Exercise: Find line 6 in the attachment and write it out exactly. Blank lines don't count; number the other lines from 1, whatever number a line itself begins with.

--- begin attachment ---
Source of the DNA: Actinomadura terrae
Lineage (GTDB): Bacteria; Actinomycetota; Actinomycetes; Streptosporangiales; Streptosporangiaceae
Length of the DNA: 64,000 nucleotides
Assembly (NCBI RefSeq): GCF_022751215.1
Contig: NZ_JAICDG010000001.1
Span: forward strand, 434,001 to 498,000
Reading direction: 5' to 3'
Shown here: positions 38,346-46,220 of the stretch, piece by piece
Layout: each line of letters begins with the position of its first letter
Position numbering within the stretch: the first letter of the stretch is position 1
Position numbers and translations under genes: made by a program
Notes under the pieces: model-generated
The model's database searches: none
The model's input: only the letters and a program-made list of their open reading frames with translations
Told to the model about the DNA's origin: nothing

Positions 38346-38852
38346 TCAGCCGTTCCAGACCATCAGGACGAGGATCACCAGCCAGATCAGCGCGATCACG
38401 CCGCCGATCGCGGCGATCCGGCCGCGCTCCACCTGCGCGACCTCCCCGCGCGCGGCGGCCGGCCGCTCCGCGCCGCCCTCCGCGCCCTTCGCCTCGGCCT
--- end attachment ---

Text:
Span: forward strand, 434,001 to 498,000